While practicing diving in Greece, Barak Haruvi of Eilat suddenly felt severe pain. The38-year-old diving instructor was told by doctors there to return urgently to Israel where he was diagnosed with a complicated and life-threatening malformation of a vein in the abdominal wall.
The unique treatment he underwent at Hadassah-University Medical Center in Ein Kerem, Jerusalem, will allow him to return to good health and engage in the profession he loves so much. Haruvi never dreamed that a complex medical condition would disable him from his occupation in the depths of the sea and threaten the continuation of his professional future.
Dr. Itamar Tamir, director of the service for vascular and lymphatic malformations at the hospital, explained that vascular malformation is a deformity caused by the abnormal development of veins, arteries or lymphatic vessels. The phenomenon is usually congenital, but it can also appear after surgery or injury.
The clinical expression of the phenomenon is very broad and can appear anywhere in the body – internal and external – and create a variety of problems ranging including severe pain, a tendency to bleed, esthetic damage and the formation of life-threatening blood clots. Some of the malformations are affected by the growth hormone and can increase around the age of puberty and during pregnancy in women.
The treatment of the phenomenon is usually minimally invasive – “percutaneous” under the skin, without the need for incisions or stitches. In severe cases, the treatment is surgical because the vein has to be removed.
Diving back in after diagnosis
“He came to us suffering from serious pain,” recalled Tamir. “After performing an MRI and CT scans, we diagnosed a very large venous malformation that developed over a long time in the abdominal wall and muscles. Any change in pressure when he was diving or lifting weights would cause him very severe suffering and make it difficult for him to function as a diver.”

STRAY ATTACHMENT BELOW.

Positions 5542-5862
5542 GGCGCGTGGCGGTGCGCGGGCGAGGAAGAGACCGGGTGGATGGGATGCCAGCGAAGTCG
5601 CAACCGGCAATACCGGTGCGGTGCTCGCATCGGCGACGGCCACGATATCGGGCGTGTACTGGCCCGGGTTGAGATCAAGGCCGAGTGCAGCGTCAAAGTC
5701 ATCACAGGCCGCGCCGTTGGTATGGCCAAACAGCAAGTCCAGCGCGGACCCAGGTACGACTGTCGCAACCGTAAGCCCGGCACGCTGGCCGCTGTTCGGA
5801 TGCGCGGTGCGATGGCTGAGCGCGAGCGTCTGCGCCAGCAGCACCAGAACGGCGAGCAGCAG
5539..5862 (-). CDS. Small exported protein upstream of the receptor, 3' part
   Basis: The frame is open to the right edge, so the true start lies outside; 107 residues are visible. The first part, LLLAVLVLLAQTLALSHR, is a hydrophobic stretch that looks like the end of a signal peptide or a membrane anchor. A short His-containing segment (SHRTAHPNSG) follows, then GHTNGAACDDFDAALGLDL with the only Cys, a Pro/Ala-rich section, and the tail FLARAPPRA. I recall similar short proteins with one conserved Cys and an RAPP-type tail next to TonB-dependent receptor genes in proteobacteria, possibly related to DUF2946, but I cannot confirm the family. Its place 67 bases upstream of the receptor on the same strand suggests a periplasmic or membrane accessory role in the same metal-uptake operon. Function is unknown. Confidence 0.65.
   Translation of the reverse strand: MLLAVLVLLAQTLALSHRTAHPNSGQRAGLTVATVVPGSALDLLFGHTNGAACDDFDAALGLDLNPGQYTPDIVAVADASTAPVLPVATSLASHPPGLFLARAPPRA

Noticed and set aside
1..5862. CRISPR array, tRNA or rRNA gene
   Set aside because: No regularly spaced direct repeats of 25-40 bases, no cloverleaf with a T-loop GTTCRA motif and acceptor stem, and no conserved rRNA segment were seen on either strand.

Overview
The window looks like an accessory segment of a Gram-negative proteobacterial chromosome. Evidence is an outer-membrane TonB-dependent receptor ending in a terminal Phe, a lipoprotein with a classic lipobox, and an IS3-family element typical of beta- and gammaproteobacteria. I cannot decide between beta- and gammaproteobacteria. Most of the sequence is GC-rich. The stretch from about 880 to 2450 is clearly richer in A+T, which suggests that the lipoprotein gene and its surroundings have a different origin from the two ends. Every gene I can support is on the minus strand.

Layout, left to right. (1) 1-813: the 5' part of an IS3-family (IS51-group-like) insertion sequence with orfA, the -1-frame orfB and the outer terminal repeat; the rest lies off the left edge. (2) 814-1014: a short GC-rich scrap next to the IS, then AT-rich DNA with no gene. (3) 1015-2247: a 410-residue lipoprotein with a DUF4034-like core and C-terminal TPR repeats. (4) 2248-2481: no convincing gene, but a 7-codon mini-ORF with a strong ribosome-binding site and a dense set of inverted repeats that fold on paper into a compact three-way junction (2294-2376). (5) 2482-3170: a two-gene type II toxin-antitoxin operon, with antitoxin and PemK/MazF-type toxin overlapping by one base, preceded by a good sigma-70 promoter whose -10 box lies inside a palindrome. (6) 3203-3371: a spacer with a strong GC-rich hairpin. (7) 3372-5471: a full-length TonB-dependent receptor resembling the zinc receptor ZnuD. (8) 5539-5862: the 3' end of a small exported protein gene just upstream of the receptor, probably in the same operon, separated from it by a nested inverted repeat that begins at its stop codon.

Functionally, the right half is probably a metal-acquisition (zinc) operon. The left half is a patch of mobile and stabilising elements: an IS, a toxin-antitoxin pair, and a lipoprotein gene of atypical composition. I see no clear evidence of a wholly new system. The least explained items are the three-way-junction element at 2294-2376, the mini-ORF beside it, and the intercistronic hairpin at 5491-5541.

Because of the size and location of the vein, it was impossible to cut it out without causing extensive and irreversible damage, so the Hadassah team decided to perform a minimally invasive treatment in which we cauterize the abnormal blood vessels. To their delight, the treatment was very successful, and patient returned to diving shortly after the procedure.
“When I was diagnosed, I was very frightened,” said Haruvi. “I started reading about the phenomenon and heard different opinions. I received various medications from pain clinics, but they didn’t relieve the severe pain in my upper body with every movement. I stopped working. Then I finally got to Hadassah Prof. Alan Blum, director of the invasive angio-radiology unit, and I realized that I had come to the right place. As soon as I met him, I felt I could trust him.”
Blum sent him for more tests and on to Tamir for the unusual treatment.
“I got my life back and returned to work as a diving instructor in Eilat. Now, I am active every day and painless. The operation they performed solved the problem, and it was only thanks to Dr. Tamir, who did everything possible along with the entire team at the invasive radiology unit. They were all very professional and kind,” Haruvi concluded.